The real advantage of clay is in its versatility. Clays are working models, constantly updated as details and surfaces change over time. If large changes are required, they can be re-milled from updated surface data. Clay modellers use a heat gun (think an industrial-grade hair dryer) to soften an area and add more material or subtract it, or to rework an edge to the tape line.
Designers use Rinrei tape, (made in various widths from Japanese rice paper, that doesn’t leave a residue) to tape lines on the models, to work out shut lines, feature lines and block out graphics like lights and vents. And yes, designers really do that arm-outstretched-holding-a-tape-on-a-model pose that you’ve seen before. This is to look along the line of tape to make sure it’s correct.
To resemble painted sheet metal, clay models can be covered in a film called Di-Noc, made by 3M. Thicker than the usual vinyl wrap used by customisers, it’s applied wet and can be stretched and heated to adhere perfectly to the clay surface. This allows designers to judge the quality of the highlights across the body work.
Wheels can initially be simple print-outs on paper taped to a black foam tyre, then as the design evolves there are secondary wheels used that can have different designs attached to them, so that variations can be reviewed in situ. The width is also adjustable so designers can pull the wheels out as far as legislation allows and to check things like sidewall profile to help minimise kerb damage. When one of our new cars was launched the Chief Designer took delivery of his (before the customers naturally) and promptly sent it away. The next day it came back fitted with spacers to shove the wheels out further.
Lights, mirrors, door handles, trim pieces and wipers can be added as hard parts later. Milled out of high density foam or 3D printed, then painted, they contribute to making the model look as real as possible. These parts go through many iterative updates – the aero team might tell you your mirror design is directing rain water over the side glass so it needs to change shape. So it’s simple to knock out a new part and simply swap it over on the clay model.
As the design nears completion, the clay may be painted, using the exact shades that will be used on the real cars. This gives the Colour, Materials, and Finish team the chance to view the colour palette and make sure it works on a car, not just as a swatch on a mood board.
The ultimate in design studio deception is the full-size hard model. These are extremely time consuming and costly to make, so they are used at very specific points – normally when the design vision is frozen (the master recording), or if the studio has come up with an idea on its own and wants approval to proceed.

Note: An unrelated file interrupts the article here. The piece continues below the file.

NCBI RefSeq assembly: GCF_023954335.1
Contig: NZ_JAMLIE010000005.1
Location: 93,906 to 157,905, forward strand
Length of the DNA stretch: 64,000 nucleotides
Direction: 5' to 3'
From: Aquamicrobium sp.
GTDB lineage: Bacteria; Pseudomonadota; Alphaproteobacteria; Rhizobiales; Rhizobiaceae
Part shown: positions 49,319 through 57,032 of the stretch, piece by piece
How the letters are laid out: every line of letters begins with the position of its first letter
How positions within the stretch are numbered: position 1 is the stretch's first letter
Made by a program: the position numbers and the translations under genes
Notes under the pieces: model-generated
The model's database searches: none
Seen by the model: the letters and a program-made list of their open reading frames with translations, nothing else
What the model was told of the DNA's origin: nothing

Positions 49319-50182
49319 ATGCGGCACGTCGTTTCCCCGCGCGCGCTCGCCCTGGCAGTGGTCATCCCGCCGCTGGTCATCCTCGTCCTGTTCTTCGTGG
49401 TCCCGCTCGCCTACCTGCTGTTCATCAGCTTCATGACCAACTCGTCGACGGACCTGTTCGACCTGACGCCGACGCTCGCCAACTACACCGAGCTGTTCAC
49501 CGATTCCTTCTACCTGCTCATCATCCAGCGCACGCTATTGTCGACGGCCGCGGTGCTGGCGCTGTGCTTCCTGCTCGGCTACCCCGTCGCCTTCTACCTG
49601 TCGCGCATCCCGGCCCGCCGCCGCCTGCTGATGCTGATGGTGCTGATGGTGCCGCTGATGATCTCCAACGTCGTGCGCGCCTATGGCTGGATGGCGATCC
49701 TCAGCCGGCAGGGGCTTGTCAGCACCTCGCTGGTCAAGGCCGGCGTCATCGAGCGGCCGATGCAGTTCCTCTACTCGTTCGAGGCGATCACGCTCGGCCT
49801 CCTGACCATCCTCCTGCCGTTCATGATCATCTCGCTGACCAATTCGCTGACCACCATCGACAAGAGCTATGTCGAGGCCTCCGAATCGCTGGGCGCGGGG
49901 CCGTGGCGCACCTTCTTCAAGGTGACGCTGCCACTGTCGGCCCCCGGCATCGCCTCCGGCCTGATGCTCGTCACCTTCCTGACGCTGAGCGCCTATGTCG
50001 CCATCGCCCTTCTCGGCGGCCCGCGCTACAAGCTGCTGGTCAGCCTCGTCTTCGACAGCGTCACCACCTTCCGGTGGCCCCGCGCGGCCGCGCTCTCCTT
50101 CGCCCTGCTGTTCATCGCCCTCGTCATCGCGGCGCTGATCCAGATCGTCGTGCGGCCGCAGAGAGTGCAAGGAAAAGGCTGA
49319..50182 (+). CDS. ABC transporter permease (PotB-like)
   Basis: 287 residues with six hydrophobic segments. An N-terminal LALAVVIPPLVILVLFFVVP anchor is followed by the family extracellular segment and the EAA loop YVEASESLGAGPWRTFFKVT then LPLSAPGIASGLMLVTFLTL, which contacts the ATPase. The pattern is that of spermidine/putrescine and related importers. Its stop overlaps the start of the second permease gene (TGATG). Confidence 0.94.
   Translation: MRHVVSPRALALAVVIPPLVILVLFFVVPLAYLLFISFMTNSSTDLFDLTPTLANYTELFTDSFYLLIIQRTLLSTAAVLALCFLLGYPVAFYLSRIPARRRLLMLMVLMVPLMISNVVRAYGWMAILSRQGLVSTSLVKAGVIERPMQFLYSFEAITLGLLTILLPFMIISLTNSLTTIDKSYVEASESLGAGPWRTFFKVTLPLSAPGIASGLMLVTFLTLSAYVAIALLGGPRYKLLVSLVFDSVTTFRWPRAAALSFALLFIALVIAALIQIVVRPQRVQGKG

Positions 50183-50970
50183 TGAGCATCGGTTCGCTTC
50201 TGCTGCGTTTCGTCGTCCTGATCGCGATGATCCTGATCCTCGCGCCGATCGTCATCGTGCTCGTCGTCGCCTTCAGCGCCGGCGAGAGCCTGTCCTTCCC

Made out of resin and GRP, with Plexiglas windows and machined metal details where appropriate, they are painted to the same standard as production cars, mounted on real wheels and tyres and used to wow the higher-ups: this is what we are going to make. One car I worked on had three variations of roofline and door count. Although ultimately only one went forward to production, it showed what could be possible in the future.
Larger studios will have the capacity to make hard models themselves, but smaller satellite studios might not: Nissan Design Europe (in London’s Paddington Basin) for example, doesn’t. There are companies that can do it for you from your data, but expect a bill of seven figures depending on complexity. These “vision” models only have a rudimentary interior – what is known as a half board – only what is visible above the door frames will be represented, the rest covered by, you’ve guessed it, a board over the interior tub. (The interior team will have their own clay and hard models.)
Reference models, made at the end of the realisation process when all the engineering and production feasibility work is finished, are indistinguishable from the real car. They’ll be shown to dealers, journalists, and VIPs as part of the launch build up.
They have working lights, opening doors and tail gates, a full interior, instrumentation and may have electric motors or be built on an existing chassis with an engine to allow slow speed trundling around. Their hand-finished nature means they need constant checking to make sure everything matches production data. Trudging to the workshop and paint booths meant I got a lot of walking in (and regularly covered in paint and filler dust) supervising the building of two of these types of reference model.
If you’re thinking that these processes sound a lot like a how concept cars are made, you’re right. Concept cars are done in exactly the same way, because they too are expensive hand-built one-offs. However, concepts don’t have to adhere to annoying details like production feasibility, business cases, or legislation compliance, which is why if they get turned into production models their appearance changes to take these things into account.
In the next article we’ll look at how the design vision is turned into production reality and what goes into getting it on the road. We’ll also explain why even at the last minute before production starts the designer still plays an important role.
This article, part of a series on car design, was originally published by Hagerty US.